Global investors buy China stocks at fastest pace ever as MSCI inclusion draws closer
Average daily buys reach US$374m in April, the highest since the stock connect programmes were launched in 2014
Foreign fund managers are fully geared up for ploughing their money into China’s equities in the run-up to the integration of the nation’s US$7.5 trillion market into the global benchmarks next month.
They bought an average 2.38 billion yuan (US$373.9 million) of mainland-traded shares on a daily basis in April through the Shenzhen and Shanghai stock connect programmes with the Hong Kong exchange, according to data compiled by Bloomberg. That was the highest since the stock links that gave overseas investors wider access to China’s stocks started in 2014. The daily inflow was 1.82 billion yuan so far in May, the data showed.
An estimated 120 billion yuan of funds will be ploughed into China’s markets as global money managers increase their allocations of yuan-traded stocks to their index-based portfolios to reflect Chinese equities’ addition to the MSCI’s global indexes in June, according to Sinolink Securities and GF Securities.
JPMorgan Chase predicts the inflow will probably reach as much as US$40 billion, when taking into consideration the investments by actively managed funds.
Signs of foreign buying seem to be increasingly conspicuous.
The CSI 300 Index of the 300 most valuable companies on the Shanghai and Shenzhen bourses rallied 1.2 per cent on Tuesday. The gauge covers almost all the 232 large-cap stocks picked by MSCI to be added to its emerging-market and all-world indexes.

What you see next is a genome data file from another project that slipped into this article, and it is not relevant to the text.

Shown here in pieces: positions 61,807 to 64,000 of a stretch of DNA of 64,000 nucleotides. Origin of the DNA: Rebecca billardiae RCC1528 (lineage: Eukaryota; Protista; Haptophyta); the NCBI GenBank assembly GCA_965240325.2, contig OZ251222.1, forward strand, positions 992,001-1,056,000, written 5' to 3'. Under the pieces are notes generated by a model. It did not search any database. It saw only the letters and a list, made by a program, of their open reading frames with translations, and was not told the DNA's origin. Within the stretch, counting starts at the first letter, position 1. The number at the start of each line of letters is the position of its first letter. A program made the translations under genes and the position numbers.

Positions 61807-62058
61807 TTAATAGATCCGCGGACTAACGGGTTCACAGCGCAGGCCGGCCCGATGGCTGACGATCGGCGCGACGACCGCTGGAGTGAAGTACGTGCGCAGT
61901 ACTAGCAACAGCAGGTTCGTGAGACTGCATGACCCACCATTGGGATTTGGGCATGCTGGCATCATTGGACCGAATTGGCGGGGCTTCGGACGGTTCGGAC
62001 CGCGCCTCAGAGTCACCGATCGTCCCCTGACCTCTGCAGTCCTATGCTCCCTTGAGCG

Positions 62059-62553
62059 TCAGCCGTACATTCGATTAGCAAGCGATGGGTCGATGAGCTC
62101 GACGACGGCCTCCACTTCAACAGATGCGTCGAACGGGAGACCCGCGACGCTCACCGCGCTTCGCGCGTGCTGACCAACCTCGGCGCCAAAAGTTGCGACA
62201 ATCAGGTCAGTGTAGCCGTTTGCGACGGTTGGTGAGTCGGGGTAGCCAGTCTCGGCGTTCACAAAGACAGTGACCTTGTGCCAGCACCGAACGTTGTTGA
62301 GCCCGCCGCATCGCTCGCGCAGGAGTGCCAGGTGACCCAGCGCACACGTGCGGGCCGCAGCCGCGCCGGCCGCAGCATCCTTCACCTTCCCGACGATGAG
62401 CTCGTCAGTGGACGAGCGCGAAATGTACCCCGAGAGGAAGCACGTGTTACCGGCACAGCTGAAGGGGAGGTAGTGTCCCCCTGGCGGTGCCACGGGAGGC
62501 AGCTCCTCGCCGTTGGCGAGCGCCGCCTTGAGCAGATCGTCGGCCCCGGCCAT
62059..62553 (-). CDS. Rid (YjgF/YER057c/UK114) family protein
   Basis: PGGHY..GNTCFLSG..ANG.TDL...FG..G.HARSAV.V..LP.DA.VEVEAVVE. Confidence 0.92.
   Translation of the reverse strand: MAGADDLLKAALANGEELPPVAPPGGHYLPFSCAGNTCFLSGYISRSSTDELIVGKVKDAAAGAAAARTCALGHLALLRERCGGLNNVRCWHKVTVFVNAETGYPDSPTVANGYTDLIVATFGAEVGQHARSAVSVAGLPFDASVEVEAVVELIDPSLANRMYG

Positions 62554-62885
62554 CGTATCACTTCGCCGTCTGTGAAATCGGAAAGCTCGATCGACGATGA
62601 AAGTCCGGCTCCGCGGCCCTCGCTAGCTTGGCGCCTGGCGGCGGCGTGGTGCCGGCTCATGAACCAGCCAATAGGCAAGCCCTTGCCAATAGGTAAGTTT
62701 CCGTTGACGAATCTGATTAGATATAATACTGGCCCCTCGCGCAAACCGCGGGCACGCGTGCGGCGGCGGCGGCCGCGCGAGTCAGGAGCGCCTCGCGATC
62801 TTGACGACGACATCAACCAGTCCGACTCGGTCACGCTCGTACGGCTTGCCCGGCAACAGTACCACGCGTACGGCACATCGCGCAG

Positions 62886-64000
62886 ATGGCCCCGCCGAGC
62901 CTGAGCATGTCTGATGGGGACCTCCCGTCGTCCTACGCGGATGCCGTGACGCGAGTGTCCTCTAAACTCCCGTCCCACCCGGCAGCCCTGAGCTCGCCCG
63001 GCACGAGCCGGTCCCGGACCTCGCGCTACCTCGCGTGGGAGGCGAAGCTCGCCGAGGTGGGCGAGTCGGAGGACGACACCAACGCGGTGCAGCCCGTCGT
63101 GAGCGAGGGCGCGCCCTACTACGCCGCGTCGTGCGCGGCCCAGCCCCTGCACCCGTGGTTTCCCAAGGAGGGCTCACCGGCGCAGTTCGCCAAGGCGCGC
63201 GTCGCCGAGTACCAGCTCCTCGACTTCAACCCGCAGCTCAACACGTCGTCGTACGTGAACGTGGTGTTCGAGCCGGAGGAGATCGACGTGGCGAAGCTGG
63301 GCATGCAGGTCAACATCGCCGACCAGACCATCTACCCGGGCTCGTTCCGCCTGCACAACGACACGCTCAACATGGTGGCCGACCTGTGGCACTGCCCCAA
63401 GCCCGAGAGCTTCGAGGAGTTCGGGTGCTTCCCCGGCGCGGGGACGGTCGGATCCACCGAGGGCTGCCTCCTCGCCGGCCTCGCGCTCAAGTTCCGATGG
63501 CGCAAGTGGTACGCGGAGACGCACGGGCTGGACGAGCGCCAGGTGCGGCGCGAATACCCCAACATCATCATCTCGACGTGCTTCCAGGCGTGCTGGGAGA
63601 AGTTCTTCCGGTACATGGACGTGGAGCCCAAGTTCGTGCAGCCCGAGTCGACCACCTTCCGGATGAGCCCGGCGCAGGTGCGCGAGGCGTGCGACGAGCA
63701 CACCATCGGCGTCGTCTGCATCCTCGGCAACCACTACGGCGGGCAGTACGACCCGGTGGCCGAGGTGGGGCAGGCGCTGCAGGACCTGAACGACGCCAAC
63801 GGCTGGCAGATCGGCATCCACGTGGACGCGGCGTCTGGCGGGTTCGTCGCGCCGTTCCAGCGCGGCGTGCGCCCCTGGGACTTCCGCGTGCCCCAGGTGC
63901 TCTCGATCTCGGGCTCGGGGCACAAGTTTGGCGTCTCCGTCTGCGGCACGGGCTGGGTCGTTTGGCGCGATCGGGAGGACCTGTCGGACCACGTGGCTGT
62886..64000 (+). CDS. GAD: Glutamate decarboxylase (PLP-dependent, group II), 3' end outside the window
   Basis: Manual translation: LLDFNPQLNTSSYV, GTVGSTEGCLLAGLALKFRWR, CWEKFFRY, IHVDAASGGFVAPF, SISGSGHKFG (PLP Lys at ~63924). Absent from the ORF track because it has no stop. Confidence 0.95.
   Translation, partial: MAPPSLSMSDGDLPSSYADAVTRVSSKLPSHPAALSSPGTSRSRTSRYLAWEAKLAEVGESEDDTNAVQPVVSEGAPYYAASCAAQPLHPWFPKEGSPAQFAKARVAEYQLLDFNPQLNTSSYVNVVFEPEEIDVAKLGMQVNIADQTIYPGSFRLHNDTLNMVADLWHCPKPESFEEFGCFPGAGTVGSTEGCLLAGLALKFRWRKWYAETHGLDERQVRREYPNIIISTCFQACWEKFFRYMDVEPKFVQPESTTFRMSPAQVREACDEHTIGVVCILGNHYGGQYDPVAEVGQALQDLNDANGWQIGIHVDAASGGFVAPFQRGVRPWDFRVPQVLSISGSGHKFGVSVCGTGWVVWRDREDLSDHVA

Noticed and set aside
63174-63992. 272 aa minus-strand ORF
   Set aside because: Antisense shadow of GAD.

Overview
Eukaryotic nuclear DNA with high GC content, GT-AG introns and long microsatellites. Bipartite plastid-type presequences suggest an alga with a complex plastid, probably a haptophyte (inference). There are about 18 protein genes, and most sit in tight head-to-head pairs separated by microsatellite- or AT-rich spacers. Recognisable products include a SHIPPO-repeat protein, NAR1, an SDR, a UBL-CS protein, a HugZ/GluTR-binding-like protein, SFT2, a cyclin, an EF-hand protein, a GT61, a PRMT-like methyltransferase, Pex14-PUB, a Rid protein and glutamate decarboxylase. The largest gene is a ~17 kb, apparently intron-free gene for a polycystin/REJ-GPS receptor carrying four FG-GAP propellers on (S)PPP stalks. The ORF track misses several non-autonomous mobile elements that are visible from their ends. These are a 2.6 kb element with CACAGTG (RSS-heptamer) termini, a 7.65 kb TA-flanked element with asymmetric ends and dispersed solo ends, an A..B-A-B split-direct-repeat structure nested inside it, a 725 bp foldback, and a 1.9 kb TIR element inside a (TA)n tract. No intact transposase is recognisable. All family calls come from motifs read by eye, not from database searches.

“Foreign investors are probably accelerating their paces of buying Chinese stocks before the upcoming MSCI inclusion,” said Wei Wei, a trader at Huaxi Securities in Shanghai. “What they are mainly interested in is those blue chip companies with quite solid fundamentals.”
Fiery liquor giant Kweichow Moutai, Ping An Insurance Group, Jiangsu Hengrui Medicine and Gree Electric Appliances were among the most actively traded mainland stocks through the link in April, according to the monthly data from the Hong Kong exchange.
MSCI’s inclusion of Chines stocks will be implemented in two steps – June and September respectively, as announced by the index compiler a year ago. That will gain the mainland equities an initial 0.8 per cent weighting in the MSCI Emerging Markets Index.
Still, it is likely that the MSCI will give more weighting to Chinese stocks represented in its indexes after the People’s Bank of China quadrupled the limit on the value of stocks foreign traders can buy to 52 billion yuan last month.
China’s stock markets will remain as a beneficiary of institutional inflows in the next five years, with an entry of as much as 5 trillion yuan from the nation’s pension fund, household investible funds and foreign capital, Morgan Stanley said in a report on Monday.